Child-care assistant Eunice Medina, 23, was thrilled when Oakland's minimum wage took effect in March. But almost as quickly, Medina's workdays were cut and her hours shaved from eight to six.
Her employer, Asiya Jabbaar, says she had no choice. Despite slicing hours and laying off one of three assistants, Jabbaar says she still may need to close her business next year and convert it to a part-time after-school program.
It's a big letdown for the 38-year-old Jabbaar, who launched Reaching Beyond Care in 2010 from her East Oakland loft apartment.
Her experience illustrates what can happen to small employers when minimum wages jump suddenly. The effect on licensed or government-regulated entities, such as Jabbaar's, can be particularly sharp.
Because state law requires at least a 6-to-1 child-teacher staffing ratio for small home-based child-care providers, it's difficult to respond to higher wage costs by simply trimming hours or staff. And Jabbaar voluntarily adheres to an even stricter ratio of 3 to 1.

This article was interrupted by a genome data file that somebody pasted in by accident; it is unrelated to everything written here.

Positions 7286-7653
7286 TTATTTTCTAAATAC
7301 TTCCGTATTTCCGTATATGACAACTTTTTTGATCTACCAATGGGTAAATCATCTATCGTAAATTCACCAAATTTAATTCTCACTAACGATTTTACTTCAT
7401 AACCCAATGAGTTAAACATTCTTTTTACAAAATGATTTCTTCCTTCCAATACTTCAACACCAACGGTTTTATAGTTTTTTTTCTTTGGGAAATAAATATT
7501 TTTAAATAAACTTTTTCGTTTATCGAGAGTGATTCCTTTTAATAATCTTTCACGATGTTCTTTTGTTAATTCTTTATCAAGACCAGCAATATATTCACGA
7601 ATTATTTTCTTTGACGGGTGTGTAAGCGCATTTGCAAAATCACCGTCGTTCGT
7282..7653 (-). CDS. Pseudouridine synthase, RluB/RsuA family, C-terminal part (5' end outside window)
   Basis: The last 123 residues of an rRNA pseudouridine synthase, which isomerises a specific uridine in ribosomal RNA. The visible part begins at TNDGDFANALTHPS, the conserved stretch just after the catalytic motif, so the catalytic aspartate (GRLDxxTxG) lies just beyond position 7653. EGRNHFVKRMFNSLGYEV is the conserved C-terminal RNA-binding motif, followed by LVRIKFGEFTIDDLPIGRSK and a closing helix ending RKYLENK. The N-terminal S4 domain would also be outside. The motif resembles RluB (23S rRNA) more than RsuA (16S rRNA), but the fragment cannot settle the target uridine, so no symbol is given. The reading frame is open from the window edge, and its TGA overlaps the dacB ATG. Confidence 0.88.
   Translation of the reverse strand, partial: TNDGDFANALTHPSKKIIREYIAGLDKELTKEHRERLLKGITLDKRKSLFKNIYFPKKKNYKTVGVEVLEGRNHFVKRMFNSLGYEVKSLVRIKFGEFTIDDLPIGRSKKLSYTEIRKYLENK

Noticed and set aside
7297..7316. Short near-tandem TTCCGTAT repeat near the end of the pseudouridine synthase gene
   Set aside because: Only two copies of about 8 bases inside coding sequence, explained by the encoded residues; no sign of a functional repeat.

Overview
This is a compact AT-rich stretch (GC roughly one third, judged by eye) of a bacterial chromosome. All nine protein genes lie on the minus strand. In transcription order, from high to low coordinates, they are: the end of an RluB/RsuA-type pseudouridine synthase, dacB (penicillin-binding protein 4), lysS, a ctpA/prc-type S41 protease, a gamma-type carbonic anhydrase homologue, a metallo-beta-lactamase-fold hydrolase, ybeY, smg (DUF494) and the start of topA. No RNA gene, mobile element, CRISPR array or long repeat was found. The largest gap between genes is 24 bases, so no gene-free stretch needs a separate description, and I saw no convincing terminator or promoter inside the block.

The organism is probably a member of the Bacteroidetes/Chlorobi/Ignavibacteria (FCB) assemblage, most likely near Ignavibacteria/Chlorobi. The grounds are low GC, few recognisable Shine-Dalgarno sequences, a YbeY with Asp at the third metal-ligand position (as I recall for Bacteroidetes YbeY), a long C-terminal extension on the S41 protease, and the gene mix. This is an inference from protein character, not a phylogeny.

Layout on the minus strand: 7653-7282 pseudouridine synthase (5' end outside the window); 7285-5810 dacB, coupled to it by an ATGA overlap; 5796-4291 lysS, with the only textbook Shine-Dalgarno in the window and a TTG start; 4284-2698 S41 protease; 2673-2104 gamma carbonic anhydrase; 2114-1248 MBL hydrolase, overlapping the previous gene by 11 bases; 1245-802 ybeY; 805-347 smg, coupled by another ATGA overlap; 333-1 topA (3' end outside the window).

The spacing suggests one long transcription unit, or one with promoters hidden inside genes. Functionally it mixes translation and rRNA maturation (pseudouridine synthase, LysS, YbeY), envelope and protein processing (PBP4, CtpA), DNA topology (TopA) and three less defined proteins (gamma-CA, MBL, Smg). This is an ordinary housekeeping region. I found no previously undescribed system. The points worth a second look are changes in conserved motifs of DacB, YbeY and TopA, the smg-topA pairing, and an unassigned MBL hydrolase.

Similar business owners have responded by raising tuitions, asking parents to provide lunches and supplies, or simply closing down, says Richard Winefield, head of the child-care referral agency known as Bananas.
So while Oakland's new higher minimum wage may lure some stay-at-home parents back into the labor force, the irony is that they may face higher prices and fewer options when searching for child care.
Jabbaar worries most about maintaining high-quality staff if she's unable to offer steady pay raises. Before the wage hike, she started workers at $9, and every year bumped up their pay by a dollar or so, hoping to keep them satisfied and at their jobs until the next raise came around.
"There's no room for growth now," Jabbaar said on a recent morning as she cared for three 2½-year-olds. "It wouldn't be fair to keep [workers] at $12.25. They're at that cap."
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